All this while the illegal Russian invasion of Ukraine continues. The Kremlin is counting on our support to waiver but we cannot allow fatigue to set-in and we will not.  Our support will continue in humanitarian, logistical, military, re-construction and political terms. 

In a few weeks, the Commission will present its anticipated enlargement package. Ukraine’s commitment to implementing democratic reforms and delivering on the Commission’s recommendations has been remarkable. So, provided that the conditions are met, I remain hopeful that agreement to open accession talks between the EU and Ukraine, and with Moldova using the same yardstick, can be achieved by the end of this year. 

Giving our European neighbours a clear European perspective is achieving its intended purpose. But while Ukraine, Moldova and the Western Balkans are reforming and getting ready for the next steps – Europe also needs to be getting ready to do the same. This is becoming critical. We cannot be found wanting. 

We also need to keep supporting Ukraine’s recovery, reconstruction and modernisation. Meaning that an agreement on the new 50 billion Euro Ukraine Facility that the European Parliament voted on last week will need to be found. As a Union, we have shown extraordinary unity when it comes to Ukraine and I am confident that this will continue. 

This goes hand in hand with the need to reform our Multiannual Financial Framework. If we want a meaningful 2024 budget - one that is fit for purpose - we need the resources to back it up. This will only come with an agreement on a revision of the MFF as soon as possible. 

As things stand, our resources are limited. The pandemic, the invasion of Ukraine, climate change, energy and the cost of living crises, have all had their impact. Rising interest rates have caused our NextGenerationEU borrowing expenses to rise. The bottom line is that the EU’s budget is stretched to the limit.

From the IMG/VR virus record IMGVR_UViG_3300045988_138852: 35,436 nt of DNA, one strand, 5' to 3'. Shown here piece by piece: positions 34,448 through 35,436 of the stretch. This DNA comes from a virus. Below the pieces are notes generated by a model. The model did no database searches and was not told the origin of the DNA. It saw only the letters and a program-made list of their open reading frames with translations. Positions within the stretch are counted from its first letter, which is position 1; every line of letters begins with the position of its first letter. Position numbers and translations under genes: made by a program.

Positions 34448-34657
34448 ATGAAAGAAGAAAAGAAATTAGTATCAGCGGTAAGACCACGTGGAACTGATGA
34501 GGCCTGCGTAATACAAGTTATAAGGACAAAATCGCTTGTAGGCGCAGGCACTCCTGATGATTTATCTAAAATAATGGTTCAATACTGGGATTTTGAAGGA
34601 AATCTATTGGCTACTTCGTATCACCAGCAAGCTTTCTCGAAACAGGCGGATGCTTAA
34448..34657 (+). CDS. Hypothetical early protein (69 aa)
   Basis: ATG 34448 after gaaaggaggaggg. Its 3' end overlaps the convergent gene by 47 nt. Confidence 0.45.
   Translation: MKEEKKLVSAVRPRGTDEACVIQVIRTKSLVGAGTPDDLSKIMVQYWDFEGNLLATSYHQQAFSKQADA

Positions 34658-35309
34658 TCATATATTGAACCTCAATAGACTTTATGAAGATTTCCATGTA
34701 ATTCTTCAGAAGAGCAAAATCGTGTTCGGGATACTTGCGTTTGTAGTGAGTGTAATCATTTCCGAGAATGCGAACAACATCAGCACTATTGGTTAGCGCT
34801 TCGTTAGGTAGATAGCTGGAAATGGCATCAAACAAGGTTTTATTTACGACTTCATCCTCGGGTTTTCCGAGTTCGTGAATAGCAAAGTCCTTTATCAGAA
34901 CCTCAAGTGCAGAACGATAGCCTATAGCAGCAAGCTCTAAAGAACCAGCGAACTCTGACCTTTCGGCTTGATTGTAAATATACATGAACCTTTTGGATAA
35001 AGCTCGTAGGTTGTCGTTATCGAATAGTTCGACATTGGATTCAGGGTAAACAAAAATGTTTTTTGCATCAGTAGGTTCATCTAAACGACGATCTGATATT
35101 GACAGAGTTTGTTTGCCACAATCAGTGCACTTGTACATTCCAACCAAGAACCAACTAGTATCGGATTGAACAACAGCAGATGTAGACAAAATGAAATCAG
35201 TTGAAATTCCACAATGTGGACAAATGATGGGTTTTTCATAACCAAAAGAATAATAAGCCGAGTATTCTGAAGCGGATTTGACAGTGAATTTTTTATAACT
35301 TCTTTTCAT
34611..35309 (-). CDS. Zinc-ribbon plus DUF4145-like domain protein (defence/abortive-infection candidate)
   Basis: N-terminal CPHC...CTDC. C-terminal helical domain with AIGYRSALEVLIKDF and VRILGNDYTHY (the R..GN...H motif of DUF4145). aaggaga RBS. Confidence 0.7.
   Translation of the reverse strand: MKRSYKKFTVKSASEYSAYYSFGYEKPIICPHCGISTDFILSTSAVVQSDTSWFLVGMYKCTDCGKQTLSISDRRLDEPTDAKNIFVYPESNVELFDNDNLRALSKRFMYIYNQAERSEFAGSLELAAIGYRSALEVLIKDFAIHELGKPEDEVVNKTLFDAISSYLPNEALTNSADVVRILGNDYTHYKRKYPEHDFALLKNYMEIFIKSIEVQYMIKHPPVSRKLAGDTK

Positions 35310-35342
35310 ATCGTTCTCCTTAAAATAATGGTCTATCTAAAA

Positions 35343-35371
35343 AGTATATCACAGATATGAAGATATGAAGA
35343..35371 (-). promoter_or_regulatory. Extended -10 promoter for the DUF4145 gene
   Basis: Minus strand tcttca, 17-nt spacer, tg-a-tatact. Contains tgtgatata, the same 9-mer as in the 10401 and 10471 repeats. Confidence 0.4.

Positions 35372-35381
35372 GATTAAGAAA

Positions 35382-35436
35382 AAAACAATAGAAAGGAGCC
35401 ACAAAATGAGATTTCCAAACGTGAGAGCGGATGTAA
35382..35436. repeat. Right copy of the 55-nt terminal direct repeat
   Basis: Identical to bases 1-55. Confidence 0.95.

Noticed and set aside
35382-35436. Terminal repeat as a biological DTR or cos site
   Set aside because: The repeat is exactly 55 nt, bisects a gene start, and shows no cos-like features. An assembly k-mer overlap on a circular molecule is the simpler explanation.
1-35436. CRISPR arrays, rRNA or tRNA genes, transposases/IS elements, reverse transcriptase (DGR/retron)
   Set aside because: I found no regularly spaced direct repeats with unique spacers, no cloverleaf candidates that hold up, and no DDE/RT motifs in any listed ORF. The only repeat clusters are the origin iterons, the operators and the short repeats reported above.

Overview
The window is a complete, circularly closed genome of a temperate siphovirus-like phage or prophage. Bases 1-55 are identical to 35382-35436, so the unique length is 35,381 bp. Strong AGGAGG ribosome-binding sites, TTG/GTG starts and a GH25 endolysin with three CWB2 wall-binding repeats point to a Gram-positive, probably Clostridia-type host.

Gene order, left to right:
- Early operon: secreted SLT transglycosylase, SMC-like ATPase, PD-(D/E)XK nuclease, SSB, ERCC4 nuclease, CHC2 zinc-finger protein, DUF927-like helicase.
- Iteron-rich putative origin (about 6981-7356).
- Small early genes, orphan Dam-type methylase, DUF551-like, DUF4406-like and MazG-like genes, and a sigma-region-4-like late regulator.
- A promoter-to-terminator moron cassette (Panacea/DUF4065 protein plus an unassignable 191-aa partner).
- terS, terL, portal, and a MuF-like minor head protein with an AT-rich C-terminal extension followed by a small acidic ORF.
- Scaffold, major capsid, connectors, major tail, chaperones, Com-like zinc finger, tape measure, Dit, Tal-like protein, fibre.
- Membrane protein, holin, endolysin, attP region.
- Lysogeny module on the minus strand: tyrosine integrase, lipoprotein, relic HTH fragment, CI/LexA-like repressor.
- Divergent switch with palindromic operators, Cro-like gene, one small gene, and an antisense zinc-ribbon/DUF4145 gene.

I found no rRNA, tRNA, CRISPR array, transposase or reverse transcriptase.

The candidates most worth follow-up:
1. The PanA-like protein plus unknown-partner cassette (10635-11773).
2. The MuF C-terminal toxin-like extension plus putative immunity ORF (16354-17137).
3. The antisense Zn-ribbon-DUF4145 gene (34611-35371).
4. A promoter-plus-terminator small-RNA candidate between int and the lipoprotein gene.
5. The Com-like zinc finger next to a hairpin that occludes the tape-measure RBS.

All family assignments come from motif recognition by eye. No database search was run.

We have to make sure our priorities are adequately funded. We all agree on the need to address security and migration, to continue supporting Ukraine, to invest more money in Member States struck by natural disasters, quickly and effectively. When Member States look to Europe for solidarity and support, it is precisely in that moment when we should be there for them the most. 

We need to back our words up with the necessary financial resources to implement them - and here let me say that more progress needs to be made on the introduction of new Own Resources that we already agreed on back in 2020.

The budget is the minimum needed to provide funding to the people of Europe - our farmers, students, businesses and regions - that want to invest, innovate, modernise and develop a Europe that is competitive on the global stage. That is how we generate real, sustainable economic growth. That is what is necessary to sustain our competitiveness. 

If we want to remain credible about all that we say we want to do, we need an agreement. Postponing will not help.

Allow me a moment on another topic that cannot be postponed: that of migration. Recent events and the increase in arrivals of asylum seekers have once again demonstrated the consequences of our current fragmented policy on asylum and migration.

Making returns more effective through faster processing of asylum applications, improving the modalities for returns and closer operational coordination and cooperation among Member States, third countries, EU institutions and agencies should be at the top of our discussions. Loopholes between a negative asylum decision and a return decision need to be closed. This can be achieved through the Border Procedure Regulation. More needs to be done - and I mean collectively - to progress on all the components of the Migration Pact to make sure that we get this right by the end of this legislative mandate.  

People will look to us to deliver on all these issues before they vote next June. I know we will manage and let me assure you Parliament’s willingness and readiness to play our part. 

You may find here the transcriptions of her speech per language: